Banks Core Platforms:

Banks, see CBA, NAB, ANZ, WBC, SUNcorp, BOQ below, each uses overnight interbank updating of their individual core platform — banking deposits and transactions history — by running COBOL on their "monster" IBM mainframe computers.

In an article in in 2018 it is estimated there are 63 mainframes (insourced and outsourced) in Australia and they aren’t going anywhere soon. According to IBM, the dominant player in the market, its mainframes run 68 per cent of the world’s production workloads, handle 87 per cent of all credit card transactions, and are used by 44 of the top 50 banks and 18 of the top 25 retailers.

Much of the past 18 years upgrading relates to front end systems for their staff, specifically in relation to CRM Customer relationship management.

CBA Major upgrade 2008-2012. Fairly successful rollout. The CBA was said to be in an enviable position from an IT management perspective. Ralph Norris, its chief executive (2005 to 2011) — on a $16 million salary in 2011 the highest paid executive in Australia — was himself earlier (in NZ) a CIO chief information officer for the bank.
The strategic partners in the rollout for CBA were: 1.SAP running "SAP for Banking" Solutions using Netweaver (SAP is a German software company that started up in 1972) 2.Accenture (previously Arthur Andersen Accounting) for program implementation. 3.Oracle Database as a Service 4.IBM mainframe computer 5.HP workstations. They also work with Telstra. SAP's English-like programming language ABAP has its language roots in COBOL and Pascal.

The bank will still keep its mainframe at the core of its IT. "It's still very efficient, still very powerful," CIO Michael Harte said.

According to Dave Curran, executive general manager of this core banking modernisation, "You base things on the documentation and history. But (at our end in 2009) you find things that were put there 30 years ago that nobody knew about, which makes testing and piloting very important - to make sure we pick things up before we put something into production that will affect customers," "We have watched a lot of organisations globally, before and during, get bogged down in analysis paralysis; we don't allow people to slip on decisions and go back and revisit things. That has let us build some contingency in our schedule as we know we will have some surprises, it doesn't matter how hard you plan."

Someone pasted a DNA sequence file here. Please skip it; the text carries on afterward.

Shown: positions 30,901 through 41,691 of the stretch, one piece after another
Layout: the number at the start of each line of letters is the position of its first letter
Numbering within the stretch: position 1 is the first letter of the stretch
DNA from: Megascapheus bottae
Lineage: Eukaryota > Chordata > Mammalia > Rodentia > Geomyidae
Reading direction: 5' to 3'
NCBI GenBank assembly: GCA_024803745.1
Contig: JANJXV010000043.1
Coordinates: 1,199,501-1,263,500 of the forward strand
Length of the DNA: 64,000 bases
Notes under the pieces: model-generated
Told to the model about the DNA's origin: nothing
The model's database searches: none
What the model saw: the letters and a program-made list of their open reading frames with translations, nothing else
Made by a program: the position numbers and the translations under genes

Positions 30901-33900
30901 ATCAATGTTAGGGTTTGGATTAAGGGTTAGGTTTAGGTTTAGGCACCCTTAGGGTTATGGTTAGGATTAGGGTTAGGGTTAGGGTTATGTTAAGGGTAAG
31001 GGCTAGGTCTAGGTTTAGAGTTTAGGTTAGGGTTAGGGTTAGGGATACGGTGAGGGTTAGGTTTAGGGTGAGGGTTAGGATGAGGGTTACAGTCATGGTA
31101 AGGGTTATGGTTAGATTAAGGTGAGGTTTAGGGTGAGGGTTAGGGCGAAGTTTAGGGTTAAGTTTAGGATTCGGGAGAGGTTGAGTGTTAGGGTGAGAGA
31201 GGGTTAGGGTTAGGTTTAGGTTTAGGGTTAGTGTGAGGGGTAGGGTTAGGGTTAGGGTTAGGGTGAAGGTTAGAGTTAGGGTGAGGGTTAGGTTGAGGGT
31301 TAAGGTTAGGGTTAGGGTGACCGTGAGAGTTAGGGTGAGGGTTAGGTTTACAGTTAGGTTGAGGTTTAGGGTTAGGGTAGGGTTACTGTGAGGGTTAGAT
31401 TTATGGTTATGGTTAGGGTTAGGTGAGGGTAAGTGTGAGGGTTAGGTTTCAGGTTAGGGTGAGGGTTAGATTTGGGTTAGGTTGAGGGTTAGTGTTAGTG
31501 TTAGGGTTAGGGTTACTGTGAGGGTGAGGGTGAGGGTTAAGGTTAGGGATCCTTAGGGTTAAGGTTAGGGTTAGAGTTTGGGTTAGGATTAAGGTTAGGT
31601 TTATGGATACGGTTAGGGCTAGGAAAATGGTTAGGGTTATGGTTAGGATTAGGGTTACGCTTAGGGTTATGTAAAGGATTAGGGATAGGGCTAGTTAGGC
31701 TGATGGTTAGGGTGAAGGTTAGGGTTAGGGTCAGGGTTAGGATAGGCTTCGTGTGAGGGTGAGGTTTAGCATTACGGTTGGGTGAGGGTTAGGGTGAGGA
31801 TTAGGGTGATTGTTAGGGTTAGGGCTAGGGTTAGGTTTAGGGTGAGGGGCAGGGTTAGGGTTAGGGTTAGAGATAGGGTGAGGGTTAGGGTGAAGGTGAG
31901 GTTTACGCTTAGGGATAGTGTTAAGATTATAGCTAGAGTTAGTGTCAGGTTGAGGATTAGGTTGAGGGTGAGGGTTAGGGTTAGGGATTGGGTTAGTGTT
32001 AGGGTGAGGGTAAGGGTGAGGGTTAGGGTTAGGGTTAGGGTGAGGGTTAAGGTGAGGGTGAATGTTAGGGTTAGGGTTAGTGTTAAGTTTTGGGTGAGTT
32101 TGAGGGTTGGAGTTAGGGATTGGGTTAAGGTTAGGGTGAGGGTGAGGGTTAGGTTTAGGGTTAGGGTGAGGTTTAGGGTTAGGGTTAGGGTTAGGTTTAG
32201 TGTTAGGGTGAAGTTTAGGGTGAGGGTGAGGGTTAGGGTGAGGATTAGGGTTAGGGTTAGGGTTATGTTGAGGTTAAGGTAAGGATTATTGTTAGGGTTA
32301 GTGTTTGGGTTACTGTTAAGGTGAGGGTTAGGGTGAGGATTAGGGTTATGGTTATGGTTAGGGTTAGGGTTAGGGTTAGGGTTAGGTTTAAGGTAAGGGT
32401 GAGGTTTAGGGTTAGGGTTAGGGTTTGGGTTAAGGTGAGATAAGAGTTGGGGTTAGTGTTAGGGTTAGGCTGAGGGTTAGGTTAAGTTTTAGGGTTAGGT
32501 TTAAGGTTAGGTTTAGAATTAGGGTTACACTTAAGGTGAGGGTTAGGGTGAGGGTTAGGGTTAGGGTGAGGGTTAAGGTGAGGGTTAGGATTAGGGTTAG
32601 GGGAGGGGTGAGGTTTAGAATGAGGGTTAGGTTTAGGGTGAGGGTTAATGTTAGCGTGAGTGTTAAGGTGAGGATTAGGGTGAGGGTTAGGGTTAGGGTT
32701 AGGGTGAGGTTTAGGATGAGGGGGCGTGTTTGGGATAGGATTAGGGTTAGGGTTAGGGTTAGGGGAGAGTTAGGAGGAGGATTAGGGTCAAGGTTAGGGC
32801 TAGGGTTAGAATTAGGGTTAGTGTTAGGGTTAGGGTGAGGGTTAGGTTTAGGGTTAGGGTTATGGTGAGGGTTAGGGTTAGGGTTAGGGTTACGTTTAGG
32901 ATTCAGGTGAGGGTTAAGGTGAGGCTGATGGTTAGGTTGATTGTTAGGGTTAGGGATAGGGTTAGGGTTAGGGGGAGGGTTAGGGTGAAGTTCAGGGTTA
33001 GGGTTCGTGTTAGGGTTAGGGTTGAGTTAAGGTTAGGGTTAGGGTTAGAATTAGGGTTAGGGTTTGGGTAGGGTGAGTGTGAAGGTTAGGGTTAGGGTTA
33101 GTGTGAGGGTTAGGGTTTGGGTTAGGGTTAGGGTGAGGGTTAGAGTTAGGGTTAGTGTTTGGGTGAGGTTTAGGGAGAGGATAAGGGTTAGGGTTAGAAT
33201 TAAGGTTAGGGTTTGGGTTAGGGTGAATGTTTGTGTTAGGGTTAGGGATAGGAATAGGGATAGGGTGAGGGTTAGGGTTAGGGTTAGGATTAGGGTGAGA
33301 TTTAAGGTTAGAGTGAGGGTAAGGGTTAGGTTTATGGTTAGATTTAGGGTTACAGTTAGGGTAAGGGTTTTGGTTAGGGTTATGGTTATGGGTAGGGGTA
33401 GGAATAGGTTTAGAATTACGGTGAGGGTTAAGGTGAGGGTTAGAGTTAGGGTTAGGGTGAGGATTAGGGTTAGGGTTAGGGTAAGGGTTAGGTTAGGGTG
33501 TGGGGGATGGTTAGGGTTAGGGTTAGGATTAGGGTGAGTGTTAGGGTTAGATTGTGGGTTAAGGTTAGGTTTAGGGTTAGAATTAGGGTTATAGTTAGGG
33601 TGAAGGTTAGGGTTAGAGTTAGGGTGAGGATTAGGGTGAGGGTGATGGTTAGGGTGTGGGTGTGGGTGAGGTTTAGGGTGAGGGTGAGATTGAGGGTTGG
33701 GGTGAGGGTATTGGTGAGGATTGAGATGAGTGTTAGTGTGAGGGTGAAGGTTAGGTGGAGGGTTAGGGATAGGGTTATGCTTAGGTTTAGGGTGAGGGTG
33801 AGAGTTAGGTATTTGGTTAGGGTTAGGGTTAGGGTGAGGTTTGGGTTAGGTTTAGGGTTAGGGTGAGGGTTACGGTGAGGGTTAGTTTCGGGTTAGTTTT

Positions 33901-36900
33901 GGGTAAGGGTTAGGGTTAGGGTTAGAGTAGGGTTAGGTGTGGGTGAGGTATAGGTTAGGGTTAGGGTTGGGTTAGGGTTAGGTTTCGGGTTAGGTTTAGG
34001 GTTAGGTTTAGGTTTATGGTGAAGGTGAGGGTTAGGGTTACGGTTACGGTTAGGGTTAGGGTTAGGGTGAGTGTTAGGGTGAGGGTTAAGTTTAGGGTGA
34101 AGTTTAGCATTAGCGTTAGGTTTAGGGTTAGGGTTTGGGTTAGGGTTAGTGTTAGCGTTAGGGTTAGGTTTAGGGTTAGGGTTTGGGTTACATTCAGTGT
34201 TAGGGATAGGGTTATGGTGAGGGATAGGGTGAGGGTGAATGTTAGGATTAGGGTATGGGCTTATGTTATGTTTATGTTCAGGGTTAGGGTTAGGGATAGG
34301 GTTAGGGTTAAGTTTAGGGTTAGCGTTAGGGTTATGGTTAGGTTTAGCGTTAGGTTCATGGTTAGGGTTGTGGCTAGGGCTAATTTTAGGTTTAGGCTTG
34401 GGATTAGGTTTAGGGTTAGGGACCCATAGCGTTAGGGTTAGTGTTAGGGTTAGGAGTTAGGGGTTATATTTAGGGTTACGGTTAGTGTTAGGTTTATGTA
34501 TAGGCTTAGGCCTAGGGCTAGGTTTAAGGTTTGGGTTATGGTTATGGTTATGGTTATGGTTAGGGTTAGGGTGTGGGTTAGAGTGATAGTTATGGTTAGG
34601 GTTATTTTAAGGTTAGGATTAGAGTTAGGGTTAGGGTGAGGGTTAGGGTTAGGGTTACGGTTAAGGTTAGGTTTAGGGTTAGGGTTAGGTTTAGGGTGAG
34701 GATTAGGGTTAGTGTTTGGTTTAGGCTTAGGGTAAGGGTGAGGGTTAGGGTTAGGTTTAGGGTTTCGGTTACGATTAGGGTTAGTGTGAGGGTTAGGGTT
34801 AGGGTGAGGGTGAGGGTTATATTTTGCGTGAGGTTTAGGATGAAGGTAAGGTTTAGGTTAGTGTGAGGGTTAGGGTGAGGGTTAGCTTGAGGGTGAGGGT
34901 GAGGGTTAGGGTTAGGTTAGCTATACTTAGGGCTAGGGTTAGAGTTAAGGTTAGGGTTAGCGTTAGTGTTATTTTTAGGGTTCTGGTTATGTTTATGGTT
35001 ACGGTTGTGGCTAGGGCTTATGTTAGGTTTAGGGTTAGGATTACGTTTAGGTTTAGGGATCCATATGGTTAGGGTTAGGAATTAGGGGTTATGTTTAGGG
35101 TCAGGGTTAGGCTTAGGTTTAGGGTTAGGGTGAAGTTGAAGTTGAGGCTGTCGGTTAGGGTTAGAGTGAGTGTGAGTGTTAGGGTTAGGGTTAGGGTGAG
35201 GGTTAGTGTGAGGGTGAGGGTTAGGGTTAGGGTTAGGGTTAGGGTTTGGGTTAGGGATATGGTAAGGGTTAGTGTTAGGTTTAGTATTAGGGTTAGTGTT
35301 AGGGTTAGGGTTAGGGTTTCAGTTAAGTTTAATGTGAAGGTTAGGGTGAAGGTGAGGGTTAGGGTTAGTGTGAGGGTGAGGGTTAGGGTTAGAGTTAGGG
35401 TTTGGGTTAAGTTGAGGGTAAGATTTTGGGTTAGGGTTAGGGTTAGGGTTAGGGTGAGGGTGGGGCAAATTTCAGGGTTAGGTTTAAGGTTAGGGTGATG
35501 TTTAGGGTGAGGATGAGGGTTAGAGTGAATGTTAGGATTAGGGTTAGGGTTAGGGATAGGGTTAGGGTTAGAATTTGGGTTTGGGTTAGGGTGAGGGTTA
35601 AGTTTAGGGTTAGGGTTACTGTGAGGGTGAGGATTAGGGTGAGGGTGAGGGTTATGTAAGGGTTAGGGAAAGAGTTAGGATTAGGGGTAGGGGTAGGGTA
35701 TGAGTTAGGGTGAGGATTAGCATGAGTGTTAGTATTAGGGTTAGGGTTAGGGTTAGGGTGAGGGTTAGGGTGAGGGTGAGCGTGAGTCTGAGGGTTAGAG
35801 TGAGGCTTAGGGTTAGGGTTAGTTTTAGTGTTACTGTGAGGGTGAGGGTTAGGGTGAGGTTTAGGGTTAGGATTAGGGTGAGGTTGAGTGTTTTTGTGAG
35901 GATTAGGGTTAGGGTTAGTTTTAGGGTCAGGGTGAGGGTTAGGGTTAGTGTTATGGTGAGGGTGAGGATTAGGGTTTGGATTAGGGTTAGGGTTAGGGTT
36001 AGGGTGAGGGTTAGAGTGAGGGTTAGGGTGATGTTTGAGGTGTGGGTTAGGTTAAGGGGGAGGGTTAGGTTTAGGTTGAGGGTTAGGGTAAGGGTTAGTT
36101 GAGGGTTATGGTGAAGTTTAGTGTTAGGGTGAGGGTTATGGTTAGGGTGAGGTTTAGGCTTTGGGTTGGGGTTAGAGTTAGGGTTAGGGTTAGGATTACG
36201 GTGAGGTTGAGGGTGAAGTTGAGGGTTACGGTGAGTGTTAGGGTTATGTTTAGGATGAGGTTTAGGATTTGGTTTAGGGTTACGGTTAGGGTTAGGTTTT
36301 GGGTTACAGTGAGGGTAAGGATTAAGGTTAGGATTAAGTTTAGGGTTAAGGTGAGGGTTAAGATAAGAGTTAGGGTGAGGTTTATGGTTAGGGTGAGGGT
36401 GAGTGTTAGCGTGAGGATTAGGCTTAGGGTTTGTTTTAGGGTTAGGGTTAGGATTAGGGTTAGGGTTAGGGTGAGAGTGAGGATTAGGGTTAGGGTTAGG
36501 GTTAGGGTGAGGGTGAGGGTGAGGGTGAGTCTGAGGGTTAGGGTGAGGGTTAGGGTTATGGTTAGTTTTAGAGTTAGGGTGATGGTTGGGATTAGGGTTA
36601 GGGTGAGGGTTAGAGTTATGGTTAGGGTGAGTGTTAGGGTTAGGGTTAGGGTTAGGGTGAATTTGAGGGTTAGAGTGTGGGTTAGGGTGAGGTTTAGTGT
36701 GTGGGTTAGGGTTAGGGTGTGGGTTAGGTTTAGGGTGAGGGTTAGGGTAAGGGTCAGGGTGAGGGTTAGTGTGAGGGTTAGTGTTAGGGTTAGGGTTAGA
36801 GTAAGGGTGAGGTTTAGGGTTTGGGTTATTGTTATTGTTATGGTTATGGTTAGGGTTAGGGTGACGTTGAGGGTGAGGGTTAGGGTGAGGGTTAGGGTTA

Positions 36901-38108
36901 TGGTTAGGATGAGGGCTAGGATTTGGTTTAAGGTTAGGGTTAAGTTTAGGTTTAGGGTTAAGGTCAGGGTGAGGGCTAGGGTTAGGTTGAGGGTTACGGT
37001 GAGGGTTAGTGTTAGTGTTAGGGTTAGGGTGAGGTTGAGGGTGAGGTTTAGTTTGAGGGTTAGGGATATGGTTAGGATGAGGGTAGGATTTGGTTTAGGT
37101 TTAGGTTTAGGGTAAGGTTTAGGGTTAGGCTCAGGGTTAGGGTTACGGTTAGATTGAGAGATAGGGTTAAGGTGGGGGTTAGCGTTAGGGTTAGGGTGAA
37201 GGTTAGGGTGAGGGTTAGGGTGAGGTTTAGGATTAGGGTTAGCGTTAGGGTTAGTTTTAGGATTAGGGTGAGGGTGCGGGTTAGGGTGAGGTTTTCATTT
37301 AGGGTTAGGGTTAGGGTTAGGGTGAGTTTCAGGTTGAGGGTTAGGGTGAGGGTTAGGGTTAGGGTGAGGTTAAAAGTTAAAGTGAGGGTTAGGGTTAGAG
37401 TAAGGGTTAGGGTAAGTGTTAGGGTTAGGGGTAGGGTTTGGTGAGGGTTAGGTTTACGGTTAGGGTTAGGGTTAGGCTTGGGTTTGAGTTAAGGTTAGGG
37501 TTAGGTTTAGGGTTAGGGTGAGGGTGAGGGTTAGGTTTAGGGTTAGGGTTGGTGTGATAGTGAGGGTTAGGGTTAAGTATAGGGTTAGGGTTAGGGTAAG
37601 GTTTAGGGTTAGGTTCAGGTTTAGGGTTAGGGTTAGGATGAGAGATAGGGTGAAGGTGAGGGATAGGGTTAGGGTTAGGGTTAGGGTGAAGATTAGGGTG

Click here for a recent US conference in 2018, CBA still using mainframes and IBM's P-series hardware for tasks including credit card transaction processing.

NAB working with Oracle, has been converting for many years to "NextGen", an "Oracle Banking Platform" (OBP) 2009-2019. Written mostly in Java. NAB and Suncorp to become the first users of this platform in the world. In 2014, concerns expressed internally that the software involved does not scale up as originally envisaged by NAB. The previous system built for NAB back in 1976, used IBM's IMS Database.

ANZ on IBM runs a Computer Science Corporation (CSC) — since 2017 known as DXC Technology — Hogan platform (COBOL based platform). NZ on FIS's Systematic. Asia-Pacific on Infosys's Finacle.
ANZ also runs SAP's Omnichannel Digital Platform (the product stems from Sybase 360) for online banking.

WBC's St George started converting its Hogan core banking system to a newer "wrapper" program Celeriti in 2013. In August 2016, Westpac completed this upgrade for the whole of its Hogan network.

Suncorp in 2010 said it was converting from the Hogan platform to Oracle. On Aug 3, 2017 Suncorp announced migration of deposits and transaction banking were being placed on hold indefinitely.

BOQ 2001-2004 changed to Fiserv's International Comprehensive Banking System (ICBS) running its implementation of COBOL on IBM's iSeries platform.
BOQ's old system was written in COBOL, but with the in-house core banking application running on a Fujitsu mainframe.
At all the branches, the program was switched over to run

For more specific details, the bank, working with outsourcing partner Ross Perot and HP's EDS (today known as DXC Technology), overhauled its network infrastructure to deliver 100 percent of branch applications over a 128-bit Frame Relay WAN connection to 1,000 plus Wyse Winterm Windows-based thin-client terminals, 500 pin keypads, 500 card-swipe machines, 100 Dell laptops connected to 52 HP and Dell computer servers, specifically HP DL360 G3 servers and Dell 1850 servers running Windows 2000 Server and Citrix Presentation Server. More than 170 branches now connect to the corporate network, providing 1,600 users, including tellers, branch managers and internal administration staff, with access to client and browser-based applications, such as the Customer Relationship System (CRS), Fiserv's core banking system, and the Branch Teller application (BT).
Citrix Presentation Server provides efficient, centralised application management and deployment from the bank's two data centres located in Brisbane. Each new branch runs a minimum of five Wyse terminals and two printers, plus swipe card readers and pin pads.
In 2014, new upgrade roll-out to 260 branches. MS Windows upgraded from XP to 8.1 on 1200 new HP "Revolve" laptop-tablets. MS Lync now used for messaging, also smartphones and tablets on offer at branches.

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